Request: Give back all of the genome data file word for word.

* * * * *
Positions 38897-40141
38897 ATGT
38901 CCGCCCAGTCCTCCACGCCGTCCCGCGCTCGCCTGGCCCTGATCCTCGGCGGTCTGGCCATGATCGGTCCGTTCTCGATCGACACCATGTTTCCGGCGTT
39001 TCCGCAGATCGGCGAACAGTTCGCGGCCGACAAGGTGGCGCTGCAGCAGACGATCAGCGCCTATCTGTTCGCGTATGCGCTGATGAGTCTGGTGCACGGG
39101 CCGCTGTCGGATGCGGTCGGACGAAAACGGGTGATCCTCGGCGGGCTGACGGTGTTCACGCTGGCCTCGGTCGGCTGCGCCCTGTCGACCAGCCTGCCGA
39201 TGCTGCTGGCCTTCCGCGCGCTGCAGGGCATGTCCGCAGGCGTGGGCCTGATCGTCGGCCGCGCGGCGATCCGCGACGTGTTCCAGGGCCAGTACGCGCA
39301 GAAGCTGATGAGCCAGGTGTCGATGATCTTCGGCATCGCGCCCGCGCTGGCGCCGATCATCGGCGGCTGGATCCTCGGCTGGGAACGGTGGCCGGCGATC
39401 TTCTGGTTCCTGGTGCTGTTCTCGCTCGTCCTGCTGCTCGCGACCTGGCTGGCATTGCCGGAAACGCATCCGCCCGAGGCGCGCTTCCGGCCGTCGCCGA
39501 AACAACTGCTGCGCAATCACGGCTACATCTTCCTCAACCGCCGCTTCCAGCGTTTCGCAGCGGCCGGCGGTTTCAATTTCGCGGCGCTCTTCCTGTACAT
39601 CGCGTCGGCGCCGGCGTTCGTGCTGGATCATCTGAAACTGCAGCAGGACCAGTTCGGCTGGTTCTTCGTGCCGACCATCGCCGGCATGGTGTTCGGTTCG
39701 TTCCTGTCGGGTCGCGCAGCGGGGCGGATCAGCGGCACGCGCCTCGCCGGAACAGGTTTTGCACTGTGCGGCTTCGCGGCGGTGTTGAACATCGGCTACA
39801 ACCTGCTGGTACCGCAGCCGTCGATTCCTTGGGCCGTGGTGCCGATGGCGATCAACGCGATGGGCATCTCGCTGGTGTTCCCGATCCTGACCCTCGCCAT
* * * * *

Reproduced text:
Positions 38897-40141
38897 ATGT
38901 CCGCCCAGTCCTCCACGCCGTCCCGCGCTCGCCTGGCCCTGATCCTCGGCGGTCTGGCCATGATCGGTCCGTTCTCGATCGACACCATGTTTCCGGCGTT
39001 TCCGCAGATCGGCGAACAGTTCGCGGCCGACAAGGTGGCGCTGCAGCAGACGATCAGCGCCTATCTGTTCGCGTATGCGCTGATGAGTCTGGTGCACGGG
39101 CCGCTGTCGGATGCGGTCGGACGAAAACGGGTGATCCTCGGCGGGCTGACGGTGTTCACGCTGGCCTCGGTCGGCTGCGCCCTGTCGACCAGCCTGCCGA
39201 TGCTGCTGGCCTTCCGCGCGCTGCAGGGCATGTCCGCAGGCGTGGGCCTGATCGTCGGCCGCGCGGCGATCCGCGACGTGTTCCAGGGCCAGTACGCGCA
39301 GAAGCTGATGAGCCAGGTGTCGATGATCTTCGGCATCGCGCCCGCGCTGGCGCCGATCATCGGCGGCTGGATCCTCGGCTGGGAACGGTGGCCGGCGATC
39401 TTCTGGTTCCTGGTGCTGTTCTCGCTCGTCCTGCTGCTCGCGACCTGGCTGGCATTGCCGGAAACGCATCCGCCCGAGGCGCGCTTCCGGCCGTCGCCGA
39501 AACAACTGCTGCGCAATCACGGCTACATCTTCCTCAACCGCCGCTTCCAGCGTTTCGCAGCGGCCGGCGGTTTCAATTTCGCGGCGCTCTTCCTGTACAT
39601 CGCGTCGGCGCCGGCGTTCGTGCTGGATCATCTGAAACTGCAGCAGGACCAGTTCGGCTGGTTCTTCGTGCCGACCATCGCCGGCATGGTGTTCGGTTCG
39701 TTCCTGTCGGGTCGCGCAGCGGGGCGGATCAGCGGCACGCGCCTCGCCGGAACAGGTTTTGCACTGTGCGGCTTCGCGGCGGTGTTGAACATCGGCTACA
39801 ACCTGCTGGTACCGCAGCCGTCGATTCCTTGGGCCGTGGTGCCGATGGCGATCAACGCGATGGGCATCTCGCTGGTGTTCCCGATCCTGACCCTCGCCAT